Good TV westerns are now a great rarity, though they dominated both the peak-time and children’s schedules (and my own viewing) when I first started watching TV in the late 1950s. ITV had just begun and imported a large number of American titles, with the BBC following suit to compete. My particular favourites were The Lone Ranger (ABC, 1949-57), Wagon Train (NBC, 1957-62), Maverick (ABC, 1957-62), Bonanza (NBC, 1959-73) and, above all, Rawhide (CBS, 1959-65). However, the genre all but disappeared from TV (and, indeed, the cinema) from the late sixties onwards. There were many reasons for this – socio-political, cultural and economic – though there were the occasional revivals in both cinema (mostly thanks to former TV cowboy Clint Eastwood) and TV (1989’s Lonesome Dove), but then nothing of real impact until….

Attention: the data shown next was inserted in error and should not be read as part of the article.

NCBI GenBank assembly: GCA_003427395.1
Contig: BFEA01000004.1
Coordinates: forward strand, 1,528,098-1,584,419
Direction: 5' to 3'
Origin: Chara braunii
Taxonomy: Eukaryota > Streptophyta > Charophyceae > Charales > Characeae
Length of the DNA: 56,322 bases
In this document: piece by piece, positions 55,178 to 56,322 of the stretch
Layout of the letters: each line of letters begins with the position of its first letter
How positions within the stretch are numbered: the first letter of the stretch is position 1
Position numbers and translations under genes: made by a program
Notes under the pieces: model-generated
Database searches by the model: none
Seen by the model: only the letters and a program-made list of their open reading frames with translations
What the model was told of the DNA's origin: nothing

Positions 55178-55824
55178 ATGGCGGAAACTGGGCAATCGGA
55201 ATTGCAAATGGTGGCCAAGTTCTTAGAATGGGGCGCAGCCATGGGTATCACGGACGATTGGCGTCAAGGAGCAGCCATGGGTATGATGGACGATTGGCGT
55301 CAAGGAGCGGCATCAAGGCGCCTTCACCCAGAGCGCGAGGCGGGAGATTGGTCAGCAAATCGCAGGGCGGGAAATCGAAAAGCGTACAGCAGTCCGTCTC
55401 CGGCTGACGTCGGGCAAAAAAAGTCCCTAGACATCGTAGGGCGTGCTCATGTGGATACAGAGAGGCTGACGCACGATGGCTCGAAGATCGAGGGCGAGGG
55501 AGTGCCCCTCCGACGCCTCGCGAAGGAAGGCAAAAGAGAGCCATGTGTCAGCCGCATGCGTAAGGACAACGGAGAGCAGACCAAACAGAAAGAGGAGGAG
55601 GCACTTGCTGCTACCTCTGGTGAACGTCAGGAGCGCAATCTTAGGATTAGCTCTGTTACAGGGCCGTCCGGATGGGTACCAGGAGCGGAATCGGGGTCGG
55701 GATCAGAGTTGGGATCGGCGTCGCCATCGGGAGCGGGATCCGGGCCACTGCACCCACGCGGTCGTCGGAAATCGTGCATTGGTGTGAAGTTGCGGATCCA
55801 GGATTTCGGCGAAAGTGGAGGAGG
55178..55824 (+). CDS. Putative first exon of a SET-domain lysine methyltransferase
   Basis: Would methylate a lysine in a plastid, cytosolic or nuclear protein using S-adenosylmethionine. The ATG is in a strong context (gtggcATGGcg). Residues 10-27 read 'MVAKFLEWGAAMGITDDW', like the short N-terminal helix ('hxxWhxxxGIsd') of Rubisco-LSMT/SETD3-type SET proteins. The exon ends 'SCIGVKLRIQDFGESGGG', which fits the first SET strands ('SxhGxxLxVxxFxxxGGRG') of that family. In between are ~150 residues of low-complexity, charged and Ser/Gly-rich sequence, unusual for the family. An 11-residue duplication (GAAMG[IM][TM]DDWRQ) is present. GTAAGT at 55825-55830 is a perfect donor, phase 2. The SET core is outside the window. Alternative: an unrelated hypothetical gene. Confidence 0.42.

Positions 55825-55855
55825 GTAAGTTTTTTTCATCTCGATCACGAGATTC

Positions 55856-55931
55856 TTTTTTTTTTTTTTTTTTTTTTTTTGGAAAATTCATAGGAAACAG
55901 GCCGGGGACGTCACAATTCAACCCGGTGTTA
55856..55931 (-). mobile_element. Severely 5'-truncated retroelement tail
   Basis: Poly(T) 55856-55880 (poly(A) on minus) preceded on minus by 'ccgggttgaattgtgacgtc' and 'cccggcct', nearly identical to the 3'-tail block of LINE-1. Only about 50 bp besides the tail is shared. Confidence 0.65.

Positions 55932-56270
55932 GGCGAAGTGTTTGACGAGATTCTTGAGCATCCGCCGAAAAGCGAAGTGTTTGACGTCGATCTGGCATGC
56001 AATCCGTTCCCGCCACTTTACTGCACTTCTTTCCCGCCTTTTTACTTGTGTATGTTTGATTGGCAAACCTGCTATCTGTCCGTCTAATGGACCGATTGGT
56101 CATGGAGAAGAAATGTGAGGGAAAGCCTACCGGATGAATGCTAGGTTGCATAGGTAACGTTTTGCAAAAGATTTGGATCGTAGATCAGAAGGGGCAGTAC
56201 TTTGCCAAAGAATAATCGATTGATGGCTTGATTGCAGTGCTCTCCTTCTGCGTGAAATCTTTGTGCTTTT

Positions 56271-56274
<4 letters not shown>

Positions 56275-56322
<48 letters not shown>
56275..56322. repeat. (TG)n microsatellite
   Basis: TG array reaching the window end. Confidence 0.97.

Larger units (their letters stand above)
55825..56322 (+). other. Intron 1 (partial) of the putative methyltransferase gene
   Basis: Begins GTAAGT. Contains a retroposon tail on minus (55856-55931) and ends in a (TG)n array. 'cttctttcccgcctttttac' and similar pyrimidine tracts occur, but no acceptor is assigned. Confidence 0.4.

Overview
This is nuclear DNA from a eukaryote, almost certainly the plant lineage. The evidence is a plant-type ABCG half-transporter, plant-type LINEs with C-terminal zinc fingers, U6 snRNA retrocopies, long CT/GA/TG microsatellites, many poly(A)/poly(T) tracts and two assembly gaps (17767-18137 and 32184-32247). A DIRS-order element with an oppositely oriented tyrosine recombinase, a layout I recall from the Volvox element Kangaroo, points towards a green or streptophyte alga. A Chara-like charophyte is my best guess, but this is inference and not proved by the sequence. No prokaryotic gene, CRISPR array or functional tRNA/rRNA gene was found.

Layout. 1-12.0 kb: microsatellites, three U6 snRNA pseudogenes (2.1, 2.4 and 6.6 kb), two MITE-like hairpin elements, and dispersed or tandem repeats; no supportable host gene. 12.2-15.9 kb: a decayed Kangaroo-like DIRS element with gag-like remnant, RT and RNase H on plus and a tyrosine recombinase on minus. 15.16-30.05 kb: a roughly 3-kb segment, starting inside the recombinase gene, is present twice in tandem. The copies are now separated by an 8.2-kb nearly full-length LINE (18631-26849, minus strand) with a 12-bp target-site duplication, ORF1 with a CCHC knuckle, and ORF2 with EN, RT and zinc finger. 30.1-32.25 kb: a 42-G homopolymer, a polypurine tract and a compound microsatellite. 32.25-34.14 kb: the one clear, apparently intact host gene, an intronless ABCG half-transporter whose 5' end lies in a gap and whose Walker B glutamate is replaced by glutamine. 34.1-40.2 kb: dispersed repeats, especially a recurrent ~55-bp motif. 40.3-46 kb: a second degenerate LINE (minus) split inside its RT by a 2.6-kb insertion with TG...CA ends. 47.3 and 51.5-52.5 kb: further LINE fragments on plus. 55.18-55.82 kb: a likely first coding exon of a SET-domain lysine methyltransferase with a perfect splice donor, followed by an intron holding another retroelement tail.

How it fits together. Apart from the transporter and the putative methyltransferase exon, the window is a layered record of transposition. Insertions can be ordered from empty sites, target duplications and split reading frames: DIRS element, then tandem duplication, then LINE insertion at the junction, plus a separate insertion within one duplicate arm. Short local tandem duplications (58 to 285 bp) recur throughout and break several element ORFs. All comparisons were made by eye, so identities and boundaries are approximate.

Deadwood does not just make an impact as a western, but as a wonderful piece of drama which just happens to be a western. It is recognisably the work of one of the co-creators of NYPD Blue, with which it shares a number of characteristics: a strong sense of location; episodes which follow a number of strongly-drawn characters over the course of a day and advances multiple plot lines in brief and telling scenes; a reprehensible anti-hero who is the most memorable (and most memorably portrayed) character in the show, as well as the spirit of the piece. What sets Deadwood apart from other dramas is its use of language: not that it is authentic to the period, but that it creates the illusion that it may be. It is actually poetic, quasi Shakespearean in places, as well as being full of the highest “naughty words” quotient in TV drama history. Characters often speak aloud to themselves, in what amount to soliloquies, without it seeming unnatural. Master of this style is William Sanderson as the scheming town mayor and hotelier E.B.Farnum, whose awareness of his own failings is beautifully and movingly expressed.